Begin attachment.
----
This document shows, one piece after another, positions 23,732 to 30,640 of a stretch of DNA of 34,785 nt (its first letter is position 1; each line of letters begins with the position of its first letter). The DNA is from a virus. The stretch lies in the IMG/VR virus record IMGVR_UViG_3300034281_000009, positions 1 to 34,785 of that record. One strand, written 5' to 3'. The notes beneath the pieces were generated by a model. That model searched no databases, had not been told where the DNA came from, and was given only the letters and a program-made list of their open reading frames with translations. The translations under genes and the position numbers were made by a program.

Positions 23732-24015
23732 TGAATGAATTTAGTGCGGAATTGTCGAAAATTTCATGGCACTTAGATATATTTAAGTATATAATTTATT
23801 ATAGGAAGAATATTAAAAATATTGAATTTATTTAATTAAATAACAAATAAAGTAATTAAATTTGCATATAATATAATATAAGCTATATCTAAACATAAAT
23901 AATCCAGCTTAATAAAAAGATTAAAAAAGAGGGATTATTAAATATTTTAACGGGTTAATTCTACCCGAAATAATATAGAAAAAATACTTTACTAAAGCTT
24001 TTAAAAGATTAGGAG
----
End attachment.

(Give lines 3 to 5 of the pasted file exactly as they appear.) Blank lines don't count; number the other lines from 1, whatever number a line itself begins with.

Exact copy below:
23732 TGAATGAATTTAGTGCGGAATTGTCGAAAATTTCATGGCACTTAGATATATTTAAGTATATAATTTATT
23801 ATAGGAAGAATATTAAAAATATTGAATTTATTTAATTAAATAACAAATAAAGTAATTAAATTTGCATATAATATAATATAAGCTATATCTAAACATAAAT
23901 AATCCAGCTTAATAAAAAGATTAAAAAAGAGGGATTATTAAATATTTTAACGGGTTAATTCTACCCGAAATAATATAGAAAAAATACTTTACTAAAGCTT